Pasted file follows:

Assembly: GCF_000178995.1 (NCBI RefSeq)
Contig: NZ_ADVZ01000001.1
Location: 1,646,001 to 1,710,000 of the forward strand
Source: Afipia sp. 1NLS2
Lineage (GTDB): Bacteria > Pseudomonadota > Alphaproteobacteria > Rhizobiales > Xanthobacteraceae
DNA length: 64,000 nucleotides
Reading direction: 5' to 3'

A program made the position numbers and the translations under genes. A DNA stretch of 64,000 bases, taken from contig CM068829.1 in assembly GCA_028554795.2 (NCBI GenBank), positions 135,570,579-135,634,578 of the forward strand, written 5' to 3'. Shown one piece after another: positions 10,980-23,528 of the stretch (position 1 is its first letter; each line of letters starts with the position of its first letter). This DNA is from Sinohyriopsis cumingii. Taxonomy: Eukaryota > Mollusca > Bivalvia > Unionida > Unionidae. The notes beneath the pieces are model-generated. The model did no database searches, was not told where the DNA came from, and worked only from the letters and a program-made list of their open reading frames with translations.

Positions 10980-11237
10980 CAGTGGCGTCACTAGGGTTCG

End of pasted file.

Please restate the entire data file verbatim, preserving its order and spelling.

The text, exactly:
Assembly: GCF_000178995.1 (NCBI RefSeq)
Contig: NZ_ADVZ01000001.1
Location: 1,646,001 to 1,710,000 of the forward strand
Source: Afipia sp. 1NLS2
Lineage (GTDB): Bacteria > Pseudomonadota > Alphaproteobacteria > Rhizobiales > Xanthobacteraceae
DNA length: 64,000 nucleotides
Reading direction: 5' to 3'

A program made the position numbers and the translations under genes. A DNA stretch of 64,000 bases, taken from contig CM068829.1 in assembly GCA_028554795.2 (NCBI GenBank), positions 135,570,579-135,634,578 of the forward strand, written 5' to 3'. Shown one piece after another: positions 10,980-23,528 of the stretch (position 1 is its first letter; each line of letters starts with the position of its first letter). This DNA is from Sinohyriopsis cumingii. Taxonomy: Eukaryota > Mollusca > Bivalvia > Unionida > Unionidae. The notes beneath the pieces are model-generated. The model did no database searches, was not told where the DNA came from, and worked only from the letters and a program-made list of their open reading frames with translations.

Positions 10980-11237
10980 CAGTGGCGTCACTAGGGTTCG